Posts tagged ‘compost’
My goodness, now I know I am a rubbish blogger! I haven’t posted for two months again, but since it is raining and I have gotten to the end of the pressing household jobs, I thought I would do an update.
Well, this month has been unbelievable in terms of weather – so warm – it nearly made up for the wet August we had.. I’m not so sure my tomatoes would agree, but my cabbage, lettuce and cauliflower might! I have them under row cover and plastic that I am closing up on cold nights (last night was 50F though, so no need for putting them to bed last night!) and opening during warm days. Quite a lot of work, but they are all looking really good – I hope they mature before the number of hours of light starts affecting them.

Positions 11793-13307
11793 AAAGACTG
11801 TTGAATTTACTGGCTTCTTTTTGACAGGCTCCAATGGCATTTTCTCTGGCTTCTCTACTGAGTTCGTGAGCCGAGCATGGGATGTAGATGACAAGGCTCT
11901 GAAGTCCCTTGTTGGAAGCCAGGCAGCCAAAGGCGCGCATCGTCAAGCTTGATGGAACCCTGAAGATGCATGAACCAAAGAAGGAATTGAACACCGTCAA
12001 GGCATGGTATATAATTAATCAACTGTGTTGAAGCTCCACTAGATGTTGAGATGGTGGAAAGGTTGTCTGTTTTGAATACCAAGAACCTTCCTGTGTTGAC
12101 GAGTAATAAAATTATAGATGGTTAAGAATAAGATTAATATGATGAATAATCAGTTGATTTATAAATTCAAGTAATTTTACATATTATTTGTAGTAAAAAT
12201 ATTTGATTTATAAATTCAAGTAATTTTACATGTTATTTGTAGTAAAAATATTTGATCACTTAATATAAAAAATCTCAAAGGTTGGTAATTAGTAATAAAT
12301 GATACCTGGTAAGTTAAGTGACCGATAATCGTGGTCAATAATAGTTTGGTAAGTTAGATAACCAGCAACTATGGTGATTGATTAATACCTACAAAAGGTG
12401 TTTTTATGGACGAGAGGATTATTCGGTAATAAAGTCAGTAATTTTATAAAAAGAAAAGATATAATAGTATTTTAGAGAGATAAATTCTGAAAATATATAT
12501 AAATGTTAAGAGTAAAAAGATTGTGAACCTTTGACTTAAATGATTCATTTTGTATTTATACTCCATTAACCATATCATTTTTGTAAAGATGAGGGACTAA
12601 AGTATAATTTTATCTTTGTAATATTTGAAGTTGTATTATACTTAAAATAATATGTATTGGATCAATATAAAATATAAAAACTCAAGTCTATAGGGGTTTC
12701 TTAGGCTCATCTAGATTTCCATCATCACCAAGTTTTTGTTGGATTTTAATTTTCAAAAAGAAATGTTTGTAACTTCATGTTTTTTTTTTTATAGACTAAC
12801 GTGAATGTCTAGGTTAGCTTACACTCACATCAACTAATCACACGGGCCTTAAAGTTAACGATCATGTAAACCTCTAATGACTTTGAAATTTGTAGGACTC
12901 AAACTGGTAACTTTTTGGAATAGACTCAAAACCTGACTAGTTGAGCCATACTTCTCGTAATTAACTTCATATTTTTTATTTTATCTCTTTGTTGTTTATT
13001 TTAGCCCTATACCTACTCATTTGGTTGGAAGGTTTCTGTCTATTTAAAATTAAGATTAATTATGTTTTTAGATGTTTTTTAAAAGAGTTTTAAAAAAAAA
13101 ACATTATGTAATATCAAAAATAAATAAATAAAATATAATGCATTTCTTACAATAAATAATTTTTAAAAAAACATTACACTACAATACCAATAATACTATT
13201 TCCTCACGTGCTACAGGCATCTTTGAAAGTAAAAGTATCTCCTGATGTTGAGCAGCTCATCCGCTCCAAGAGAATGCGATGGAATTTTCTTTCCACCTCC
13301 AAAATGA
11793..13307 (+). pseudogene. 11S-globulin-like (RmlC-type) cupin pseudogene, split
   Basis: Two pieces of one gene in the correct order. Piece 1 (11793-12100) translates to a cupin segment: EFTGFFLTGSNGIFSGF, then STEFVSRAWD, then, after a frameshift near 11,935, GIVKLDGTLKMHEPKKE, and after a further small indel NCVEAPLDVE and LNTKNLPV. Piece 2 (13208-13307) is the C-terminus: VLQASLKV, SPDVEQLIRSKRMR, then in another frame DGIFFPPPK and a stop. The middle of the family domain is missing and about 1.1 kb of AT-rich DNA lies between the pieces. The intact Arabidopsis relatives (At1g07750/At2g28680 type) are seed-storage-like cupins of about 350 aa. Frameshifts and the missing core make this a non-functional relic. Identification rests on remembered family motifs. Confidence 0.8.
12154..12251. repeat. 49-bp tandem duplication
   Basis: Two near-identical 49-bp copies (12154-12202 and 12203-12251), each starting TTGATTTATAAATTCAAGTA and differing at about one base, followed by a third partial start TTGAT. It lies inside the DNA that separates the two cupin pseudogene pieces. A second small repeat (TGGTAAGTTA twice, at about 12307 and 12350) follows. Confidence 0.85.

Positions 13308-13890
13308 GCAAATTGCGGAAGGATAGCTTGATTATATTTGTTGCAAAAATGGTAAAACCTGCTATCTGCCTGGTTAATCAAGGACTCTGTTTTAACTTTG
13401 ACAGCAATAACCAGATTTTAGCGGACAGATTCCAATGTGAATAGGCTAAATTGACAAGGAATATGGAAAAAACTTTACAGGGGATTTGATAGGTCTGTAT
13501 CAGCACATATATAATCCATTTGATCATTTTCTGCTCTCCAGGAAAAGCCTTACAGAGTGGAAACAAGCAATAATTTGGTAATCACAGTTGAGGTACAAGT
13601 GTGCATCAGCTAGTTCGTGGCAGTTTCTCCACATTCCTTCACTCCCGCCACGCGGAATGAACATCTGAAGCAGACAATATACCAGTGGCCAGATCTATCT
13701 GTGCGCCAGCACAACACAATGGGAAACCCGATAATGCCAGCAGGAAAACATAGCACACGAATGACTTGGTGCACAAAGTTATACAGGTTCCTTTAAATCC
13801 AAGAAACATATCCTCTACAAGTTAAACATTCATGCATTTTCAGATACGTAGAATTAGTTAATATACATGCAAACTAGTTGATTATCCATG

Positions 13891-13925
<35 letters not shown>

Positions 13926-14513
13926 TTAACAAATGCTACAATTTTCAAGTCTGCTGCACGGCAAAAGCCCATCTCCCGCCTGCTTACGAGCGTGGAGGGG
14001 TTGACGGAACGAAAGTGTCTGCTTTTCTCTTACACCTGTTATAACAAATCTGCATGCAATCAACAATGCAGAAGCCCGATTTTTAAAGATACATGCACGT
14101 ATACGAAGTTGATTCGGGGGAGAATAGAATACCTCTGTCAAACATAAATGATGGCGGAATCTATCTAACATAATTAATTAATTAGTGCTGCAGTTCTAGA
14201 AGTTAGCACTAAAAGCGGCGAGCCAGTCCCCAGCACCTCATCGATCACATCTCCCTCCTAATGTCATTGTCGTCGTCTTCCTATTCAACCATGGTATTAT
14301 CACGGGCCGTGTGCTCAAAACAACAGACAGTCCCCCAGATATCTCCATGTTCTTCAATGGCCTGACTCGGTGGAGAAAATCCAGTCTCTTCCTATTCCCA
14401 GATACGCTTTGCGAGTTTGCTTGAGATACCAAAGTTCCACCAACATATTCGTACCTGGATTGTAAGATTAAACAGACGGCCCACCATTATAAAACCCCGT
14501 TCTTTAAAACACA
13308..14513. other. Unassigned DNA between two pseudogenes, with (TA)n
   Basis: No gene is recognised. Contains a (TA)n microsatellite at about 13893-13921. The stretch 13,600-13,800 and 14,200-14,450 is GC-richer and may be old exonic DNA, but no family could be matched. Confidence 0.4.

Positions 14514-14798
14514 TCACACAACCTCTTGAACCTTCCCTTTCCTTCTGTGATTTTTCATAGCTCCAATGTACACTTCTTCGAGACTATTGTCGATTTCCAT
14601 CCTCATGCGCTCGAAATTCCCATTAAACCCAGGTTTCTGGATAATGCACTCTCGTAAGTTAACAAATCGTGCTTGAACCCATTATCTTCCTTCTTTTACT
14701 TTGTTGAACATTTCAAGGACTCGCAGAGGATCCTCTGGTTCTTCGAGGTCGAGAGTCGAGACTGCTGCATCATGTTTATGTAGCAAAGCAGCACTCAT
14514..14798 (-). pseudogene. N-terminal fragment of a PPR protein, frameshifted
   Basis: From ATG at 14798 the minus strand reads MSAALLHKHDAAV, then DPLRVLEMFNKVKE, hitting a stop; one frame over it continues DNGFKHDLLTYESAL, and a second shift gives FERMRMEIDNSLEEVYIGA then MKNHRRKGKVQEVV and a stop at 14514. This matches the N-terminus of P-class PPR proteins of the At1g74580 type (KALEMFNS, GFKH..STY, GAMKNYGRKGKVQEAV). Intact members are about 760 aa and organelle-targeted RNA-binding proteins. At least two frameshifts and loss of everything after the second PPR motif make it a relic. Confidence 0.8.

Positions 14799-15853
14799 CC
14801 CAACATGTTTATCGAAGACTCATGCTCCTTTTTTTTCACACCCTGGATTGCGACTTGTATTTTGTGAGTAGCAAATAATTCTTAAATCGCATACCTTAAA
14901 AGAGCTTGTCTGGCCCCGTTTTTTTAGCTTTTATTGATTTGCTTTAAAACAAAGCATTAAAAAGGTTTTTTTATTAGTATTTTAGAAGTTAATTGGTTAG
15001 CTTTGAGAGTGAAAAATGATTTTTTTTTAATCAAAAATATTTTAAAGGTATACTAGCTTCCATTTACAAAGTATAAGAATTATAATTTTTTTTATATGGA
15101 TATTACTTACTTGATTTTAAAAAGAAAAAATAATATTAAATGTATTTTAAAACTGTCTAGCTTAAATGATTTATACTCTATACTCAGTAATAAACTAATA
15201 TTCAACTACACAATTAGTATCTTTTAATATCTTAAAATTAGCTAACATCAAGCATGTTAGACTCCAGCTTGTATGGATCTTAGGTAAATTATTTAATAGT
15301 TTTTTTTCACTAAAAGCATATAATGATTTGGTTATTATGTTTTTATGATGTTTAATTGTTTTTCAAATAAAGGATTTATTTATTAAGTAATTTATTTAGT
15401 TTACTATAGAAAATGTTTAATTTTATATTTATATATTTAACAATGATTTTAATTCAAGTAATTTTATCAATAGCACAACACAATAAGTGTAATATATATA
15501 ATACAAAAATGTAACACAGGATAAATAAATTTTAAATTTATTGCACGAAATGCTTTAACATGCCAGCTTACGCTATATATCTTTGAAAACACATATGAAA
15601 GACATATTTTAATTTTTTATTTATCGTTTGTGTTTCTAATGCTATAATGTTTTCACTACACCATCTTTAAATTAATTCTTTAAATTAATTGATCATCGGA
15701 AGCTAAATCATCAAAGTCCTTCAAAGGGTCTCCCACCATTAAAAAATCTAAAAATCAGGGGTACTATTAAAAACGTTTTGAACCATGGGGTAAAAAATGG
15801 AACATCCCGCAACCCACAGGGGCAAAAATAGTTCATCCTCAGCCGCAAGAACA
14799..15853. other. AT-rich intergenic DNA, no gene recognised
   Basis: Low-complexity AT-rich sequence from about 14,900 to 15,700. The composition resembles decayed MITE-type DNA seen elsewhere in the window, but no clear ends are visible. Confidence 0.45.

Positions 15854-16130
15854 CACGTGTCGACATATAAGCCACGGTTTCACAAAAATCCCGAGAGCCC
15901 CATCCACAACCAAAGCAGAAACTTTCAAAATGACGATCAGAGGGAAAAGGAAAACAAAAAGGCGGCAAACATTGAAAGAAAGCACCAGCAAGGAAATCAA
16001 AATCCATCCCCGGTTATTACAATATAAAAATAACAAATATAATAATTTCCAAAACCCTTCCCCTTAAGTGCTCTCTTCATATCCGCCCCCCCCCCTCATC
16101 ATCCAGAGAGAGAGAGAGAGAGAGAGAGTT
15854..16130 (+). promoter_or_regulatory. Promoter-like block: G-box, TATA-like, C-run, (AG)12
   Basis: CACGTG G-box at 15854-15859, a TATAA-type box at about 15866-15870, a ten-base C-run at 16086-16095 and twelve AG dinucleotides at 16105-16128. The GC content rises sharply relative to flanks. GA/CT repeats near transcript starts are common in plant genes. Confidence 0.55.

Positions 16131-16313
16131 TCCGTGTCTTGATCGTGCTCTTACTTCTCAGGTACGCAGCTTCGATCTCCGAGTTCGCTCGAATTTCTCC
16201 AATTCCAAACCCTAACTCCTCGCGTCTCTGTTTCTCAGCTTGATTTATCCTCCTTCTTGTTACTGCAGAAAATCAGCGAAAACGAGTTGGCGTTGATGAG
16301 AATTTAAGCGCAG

I have been composting like a mad thing over the last month or so, I collected a lot of leaves from neighbors and friends – with my new toy – an electric leaf vacuum/mulcher (Worx). It works very well but I think I have gotten tennis elbow from hauling it about – plenty of time to get over that though with the winter approaching fast. I made three new compost piles with grass and straw and most recently now chicken manure & bedding – yes that’s right we have four new residents – four lovely red hens (Red Stars) – donated to me by a friend with a CSA!
We built (an experience that is a story in itself) a cute chicken house (that matches our house) and are happily collecting eggs – so far so good. The girls are entertaining and seem happy, although I feel bad that the run I built is a little small – it was supposed to be moveable so they could have new pasture every day, but we need to work out how to make the house moveable too (very heavy), that is a Spring job I think.